Shriver seems to have gained a wide base of support even though he entered city politics only a few months ago. Morea, in fact, used her closing remarks to call on voters to vote for the other chamber candidates, as well as Shriver.

"Our leaders are out of touch," she said. "Bobby can't do it alone. Bobby can do some amazing things, but just changing one or two people on the City Council is not going to do it."

The two members of the self-titled Team for Change, like the chamber candidates, hammered at the theme of stale leadership in City Hall.

"I think things have gone terribly wrong in this city," said challenger Bill Bauer, a local political columnist. "There's not one thing that's gone right."

An "army of vagrants" had taken over the city, and it had become "dirty and dangerous," Bauer said.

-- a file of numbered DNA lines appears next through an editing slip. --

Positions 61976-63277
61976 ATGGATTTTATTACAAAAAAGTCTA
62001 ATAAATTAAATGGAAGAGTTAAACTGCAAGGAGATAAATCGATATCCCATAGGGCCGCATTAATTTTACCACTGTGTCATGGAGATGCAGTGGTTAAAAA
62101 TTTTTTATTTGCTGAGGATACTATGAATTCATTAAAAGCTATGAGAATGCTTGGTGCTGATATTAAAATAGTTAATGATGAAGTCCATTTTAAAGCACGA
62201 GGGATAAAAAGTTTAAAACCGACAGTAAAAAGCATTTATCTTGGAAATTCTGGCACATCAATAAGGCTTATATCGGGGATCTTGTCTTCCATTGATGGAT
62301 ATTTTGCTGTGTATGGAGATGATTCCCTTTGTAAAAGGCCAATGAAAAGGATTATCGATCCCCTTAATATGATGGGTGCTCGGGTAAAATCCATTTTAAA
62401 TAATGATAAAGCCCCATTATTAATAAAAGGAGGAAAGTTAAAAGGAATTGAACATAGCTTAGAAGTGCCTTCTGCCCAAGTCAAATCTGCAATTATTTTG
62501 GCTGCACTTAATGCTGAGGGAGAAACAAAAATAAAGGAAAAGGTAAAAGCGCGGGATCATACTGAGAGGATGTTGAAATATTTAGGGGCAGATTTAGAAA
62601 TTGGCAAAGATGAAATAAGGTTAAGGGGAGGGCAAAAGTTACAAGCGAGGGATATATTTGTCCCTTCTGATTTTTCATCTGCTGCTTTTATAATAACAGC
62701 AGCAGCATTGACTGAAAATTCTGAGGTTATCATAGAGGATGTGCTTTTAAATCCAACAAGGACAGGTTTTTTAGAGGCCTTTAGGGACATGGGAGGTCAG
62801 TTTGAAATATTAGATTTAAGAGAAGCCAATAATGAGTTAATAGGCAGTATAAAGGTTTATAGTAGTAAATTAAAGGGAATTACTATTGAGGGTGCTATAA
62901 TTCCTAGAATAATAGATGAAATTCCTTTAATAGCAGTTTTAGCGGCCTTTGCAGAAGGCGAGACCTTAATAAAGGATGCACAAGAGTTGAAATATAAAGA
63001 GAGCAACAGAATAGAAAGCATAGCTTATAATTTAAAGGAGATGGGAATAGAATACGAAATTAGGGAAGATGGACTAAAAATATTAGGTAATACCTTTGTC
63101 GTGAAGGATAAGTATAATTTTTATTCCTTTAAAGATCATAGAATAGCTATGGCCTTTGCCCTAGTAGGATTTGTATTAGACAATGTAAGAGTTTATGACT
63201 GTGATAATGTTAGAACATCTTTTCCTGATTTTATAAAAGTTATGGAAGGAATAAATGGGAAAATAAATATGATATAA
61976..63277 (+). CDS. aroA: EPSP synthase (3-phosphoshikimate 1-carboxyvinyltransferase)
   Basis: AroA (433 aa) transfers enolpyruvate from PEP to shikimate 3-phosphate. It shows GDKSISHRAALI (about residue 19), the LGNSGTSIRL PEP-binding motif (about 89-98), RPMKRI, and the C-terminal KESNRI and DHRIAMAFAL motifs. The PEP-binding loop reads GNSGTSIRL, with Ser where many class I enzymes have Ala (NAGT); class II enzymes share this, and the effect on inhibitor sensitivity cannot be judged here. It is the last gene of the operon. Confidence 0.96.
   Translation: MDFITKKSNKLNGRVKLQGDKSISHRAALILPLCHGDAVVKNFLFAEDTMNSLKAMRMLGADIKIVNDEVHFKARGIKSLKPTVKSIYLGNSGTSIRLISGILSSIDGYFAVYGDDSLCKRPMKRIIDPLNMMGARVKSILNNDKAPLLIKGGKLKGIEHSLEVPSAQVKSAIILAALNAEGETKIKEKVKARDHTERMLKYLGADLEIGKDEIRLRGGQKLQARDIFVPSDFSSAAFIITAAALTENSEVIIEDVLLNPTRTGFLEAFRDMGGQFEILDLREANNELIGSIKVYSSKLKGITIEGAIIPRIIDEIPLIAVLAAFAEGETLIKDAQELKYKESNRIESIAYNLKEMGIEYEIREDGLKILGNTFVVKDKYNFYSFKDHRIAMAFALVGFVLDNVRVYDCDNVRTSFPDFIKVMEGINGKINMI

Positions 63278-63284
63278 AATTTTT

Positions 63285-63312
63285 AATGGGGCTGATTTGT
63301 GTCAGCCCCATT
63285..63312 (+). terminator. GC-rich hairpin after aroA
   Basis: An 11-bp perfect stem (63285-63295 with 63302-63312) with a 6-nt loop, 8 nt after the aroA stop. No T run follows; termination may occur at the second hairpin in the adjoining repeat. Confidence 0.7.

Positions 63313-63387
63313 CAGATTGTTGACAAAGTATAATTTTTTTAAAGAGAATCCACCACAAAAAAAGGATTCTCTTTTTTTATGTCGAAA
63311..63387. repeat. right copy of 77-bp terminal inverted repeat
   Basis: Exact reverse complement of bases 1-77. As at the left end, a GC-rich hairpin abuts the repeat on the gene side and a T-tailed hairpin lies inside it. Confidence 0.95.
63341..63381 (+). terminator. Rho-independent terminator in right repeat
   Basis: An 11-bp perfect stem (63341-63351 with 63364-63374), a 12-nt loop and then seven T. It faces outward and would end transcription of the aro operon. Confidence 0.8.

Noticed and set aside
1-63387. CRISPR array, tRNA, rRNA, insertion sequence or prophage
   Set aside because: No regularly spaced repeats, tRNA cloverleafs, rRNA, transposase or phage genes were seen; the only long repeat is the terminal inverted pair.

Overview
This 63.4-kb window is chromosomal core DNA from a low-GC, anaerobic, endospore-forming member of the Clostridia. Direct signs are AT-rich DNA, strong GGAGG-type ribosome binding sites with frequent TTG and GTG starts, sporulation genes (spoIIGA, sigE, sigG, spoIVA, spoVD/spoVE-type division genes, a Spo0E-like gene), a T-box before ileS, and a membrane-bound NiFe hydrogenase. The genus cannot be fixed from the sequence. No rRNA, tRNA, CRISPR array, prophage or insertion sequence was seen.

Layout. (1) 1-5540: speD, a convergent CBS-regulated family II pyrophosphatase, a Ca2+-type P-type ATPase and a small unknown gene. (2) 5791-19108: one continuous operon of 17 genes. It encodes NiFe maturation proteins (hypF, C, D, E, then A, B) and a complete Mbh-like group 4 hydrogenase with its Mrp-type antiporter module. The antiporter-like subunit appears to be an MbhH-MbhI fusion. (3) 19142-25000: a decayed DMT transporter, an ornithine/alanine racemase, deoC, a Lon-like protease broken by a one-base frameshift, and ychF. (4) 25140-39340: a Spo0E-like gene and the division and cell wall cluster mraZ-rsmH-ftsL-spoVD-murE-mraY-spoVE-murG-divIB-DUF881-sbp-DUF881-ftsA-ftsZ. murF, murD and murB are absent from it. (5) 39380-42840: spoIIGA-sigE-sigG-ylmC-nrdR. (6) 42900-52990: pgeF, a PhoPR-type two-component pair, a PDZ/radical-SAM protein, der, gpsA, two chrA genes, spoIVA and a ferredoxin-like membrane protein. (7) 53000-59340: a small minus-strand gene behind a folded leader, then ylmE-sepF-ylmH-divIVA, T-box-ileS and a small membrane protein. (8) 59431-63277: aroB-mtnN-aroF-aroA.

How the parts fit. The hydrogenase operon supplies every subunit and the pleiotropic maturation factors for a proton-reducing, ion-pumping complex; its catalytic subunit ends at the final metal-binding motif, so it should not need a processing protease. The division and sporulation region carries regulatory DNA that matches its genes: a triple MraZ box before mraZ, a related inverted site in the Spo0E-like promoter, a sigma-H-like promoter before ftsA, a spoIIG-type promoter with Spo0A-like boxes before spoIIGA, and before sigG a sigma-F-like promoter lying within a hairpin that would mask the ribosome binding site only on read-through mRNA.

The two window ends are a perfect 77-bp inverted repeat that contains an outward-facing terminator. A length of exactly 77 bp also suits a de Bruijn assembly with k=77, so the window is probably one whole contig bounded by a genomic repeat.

"Our priorities are all wrong," he added.

David Cole, the other member of the Team for Change, echoed Bauer's sentiments.

"In my neighborhood, and maybe in yours, over the last few years, things have gotten worse," he said. "I think there are things we can do about it."

Independent challenger Jonathan Mann, who is making his fifth council bid, said it was "very apparent that the City Council is run by special interests." Mann said he would implement an online service residents could use to communicate with the council.

Incumbent Michael Feinstein -- who failed to win the SMRR endorsement he had counted on for his two previous victories -- was one of the few candidates who did not mention the issue of independent thinking on the council.

Instead, Feinstein highlighted his accomplishments securing open space and outlined his plans to implement public transportation and push cooperation between the City and the school system.